Recharge Your Mind and Body with a Full Night’s Sleep

Think a solid six hours of sleep is enough to keep your body running at full capacity? Think again

A lack of sleep could contribute to weight gain and slower reflexes

A good night’s sleep – between seven and eight hours – keeps your mind sharp and your body energized

During sleep the body repairs itself from physical and mental stress.

After a good workout, sleep loss will interfere with the recuperation and rebuilding process.

In addition, lack of sleep can affect reflexes, so you won’t be operating at peak performance during your workout or sport.

Lack of Sleep and How it Affects You

It was once believed that six hours of sleep was enough to repair the wear and tear on the brain and the body. Research has found that sleeping only four hours nightly for two weeks shows impairment equal to two days without sleep. However, those who slept for six hours had impairment equal to one night without sleep.

Surprisingly, the study participants reported feeling only slightly sleepy, despite the drastic decline in their mind and body performances.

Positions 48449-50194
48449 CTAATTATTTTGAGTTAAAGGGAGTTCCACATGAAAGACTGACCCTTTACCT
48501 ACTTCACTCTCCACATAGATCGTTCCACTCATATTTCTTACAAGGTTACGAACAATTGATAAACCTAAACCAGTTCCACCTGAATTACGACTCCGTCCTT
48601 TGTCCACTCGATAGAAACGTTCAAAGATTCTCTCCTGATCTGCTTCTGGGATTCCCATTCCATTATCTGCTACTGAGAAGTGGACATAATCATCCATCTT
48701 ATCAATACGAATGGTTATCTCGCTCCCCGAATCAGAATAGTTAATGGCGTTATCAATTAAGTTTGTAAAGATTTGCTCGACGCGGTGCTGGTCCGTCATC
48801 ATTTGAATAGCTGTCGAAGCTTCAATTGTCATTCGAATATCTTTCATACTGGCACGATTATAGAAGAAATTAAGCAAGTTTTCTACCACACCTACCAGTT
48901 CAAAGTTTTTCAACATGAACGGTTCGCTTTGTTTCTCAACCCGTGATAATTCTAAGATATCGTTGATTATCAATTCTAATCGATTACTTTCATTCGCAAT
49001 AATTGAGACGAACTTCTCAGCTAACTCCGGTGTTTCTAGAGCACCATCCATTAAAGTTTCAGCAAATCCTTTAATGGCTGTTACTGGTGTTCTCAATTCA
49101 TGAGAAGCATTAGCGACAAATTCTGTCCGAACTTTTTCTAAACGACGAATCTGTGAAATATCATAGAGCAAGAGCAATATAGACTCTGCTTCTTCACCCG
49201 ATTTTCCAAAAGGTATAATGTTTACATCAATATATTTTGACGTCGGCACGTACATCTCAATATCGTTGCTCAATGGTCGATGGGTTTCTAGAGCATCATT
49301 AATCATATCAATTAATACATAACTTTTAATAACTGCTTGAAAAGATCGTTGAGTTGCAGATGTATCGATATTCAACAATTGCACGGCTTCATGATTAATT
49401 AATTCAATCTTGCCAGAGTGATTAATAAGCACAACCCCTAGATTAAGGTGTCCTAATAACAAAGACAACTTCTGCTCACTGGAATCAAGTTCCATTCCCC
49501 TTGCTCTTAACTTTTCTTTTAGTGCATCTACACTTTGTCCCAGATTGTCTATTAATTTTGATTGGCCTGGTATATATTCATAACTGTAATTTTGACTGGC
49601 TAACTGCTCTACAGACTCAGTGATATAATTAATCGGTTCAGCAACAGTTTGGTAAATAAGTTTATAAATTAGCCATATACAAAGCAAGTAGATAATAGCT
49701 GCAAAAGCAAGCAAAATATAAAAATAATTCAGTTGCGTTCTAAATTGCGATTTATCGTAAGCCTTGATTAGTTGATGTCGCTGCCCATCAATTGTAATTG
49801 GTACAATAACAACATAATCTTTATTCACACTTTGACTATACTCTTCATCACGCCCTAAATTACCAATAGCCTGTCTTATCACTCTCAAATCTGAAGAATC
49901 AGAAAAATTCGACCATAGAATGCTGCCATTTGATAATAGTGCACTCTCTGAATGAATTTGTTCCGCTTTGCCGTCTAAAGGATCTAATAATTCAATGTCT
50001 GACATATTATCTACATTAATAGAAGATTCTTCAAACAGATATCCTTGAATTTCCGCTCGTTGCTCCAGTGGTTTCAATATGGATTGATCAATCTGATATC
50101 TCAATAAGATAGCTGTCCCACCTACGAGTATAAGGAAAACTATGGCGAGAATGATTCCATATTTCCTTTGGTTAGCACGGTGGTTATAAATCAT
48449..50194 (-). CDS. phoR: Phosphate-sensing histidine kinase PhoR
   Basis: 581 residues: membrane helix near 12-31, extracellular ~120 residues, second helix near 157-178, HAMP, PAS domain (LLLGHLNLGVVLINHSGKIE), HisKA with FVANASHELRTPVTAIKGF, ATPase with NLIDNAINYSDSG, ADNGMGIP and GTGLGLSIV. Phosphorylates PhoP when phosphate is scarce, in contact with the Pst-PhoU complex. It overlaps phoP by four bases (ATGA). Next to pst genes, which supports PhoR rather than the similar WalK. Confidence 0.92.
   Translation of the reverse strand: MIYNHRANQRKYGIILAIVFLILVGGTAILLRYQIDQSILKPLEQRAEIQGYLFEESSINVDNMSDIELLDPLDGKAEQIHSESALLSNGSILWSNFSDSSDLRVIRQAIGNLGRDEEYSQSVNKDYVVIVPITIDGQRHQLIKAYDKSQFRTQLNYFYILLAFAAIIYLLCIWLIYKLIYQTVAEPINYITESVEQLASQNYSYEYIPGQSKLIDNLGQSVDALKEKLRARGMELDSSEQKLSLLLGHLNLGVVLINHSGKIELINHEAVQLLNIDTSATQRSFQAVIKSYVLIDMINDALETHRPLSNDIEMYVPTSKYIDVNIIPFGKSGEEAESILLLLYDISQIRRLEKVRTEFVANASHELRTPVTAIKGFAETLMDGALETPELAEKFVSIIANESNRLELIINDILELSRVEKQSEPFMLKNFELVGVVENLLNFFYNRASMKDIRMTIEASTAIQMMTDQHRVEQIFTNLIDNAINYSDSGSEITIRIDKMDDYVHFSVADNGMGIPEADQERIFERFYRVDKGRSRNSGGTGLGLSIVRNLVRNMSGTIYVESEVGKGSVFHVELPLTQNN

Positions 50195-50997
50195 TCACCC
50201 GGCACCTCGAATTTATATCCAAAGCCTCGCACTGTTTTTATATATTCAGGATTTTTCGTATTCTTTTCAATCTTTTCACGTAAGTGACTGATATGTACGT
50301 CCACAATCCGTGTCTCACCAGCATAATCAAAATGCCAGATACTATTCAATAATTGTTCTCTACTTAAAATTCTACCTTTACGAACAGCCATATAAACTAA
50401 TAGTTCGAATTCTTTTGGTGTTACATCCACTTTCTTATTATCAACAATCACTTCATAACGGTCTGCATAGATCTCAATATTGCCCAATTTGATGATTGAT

Muscle and Weight Loss

Lack of sleep can also cause muscle loss and impact attempts to lose weight. Sleep deprivation lowers the level of leptin, a protein that suppresses appetite and increases the hormone grehlin, which stimulates appetite.

During the deepest stage of sleep, your body gets most of its daily dose of human growth hormone (HGH). This is responsible for the growth, maintenance and repair of muscle. The body needs sleep to release HGH to facilitate these processes. With sleep loss, the body lacks the exposure to HGH to keep muscles healthy. Muscle tissue becomes weak, which will affect muscle development and tone. Muscle is the key to a faster metabolic rate. The more muscle you have, the more efficiently you’ll burn body fat.

Our bodies need to rest and recuperate and a good night’s sleep is necessary for everyone. The average amount of sleep needed by an adult is about seven or eight hours.

Originally published in Wellness Matters, Canada Wide Media’s quarterly newsletter on health and wellness.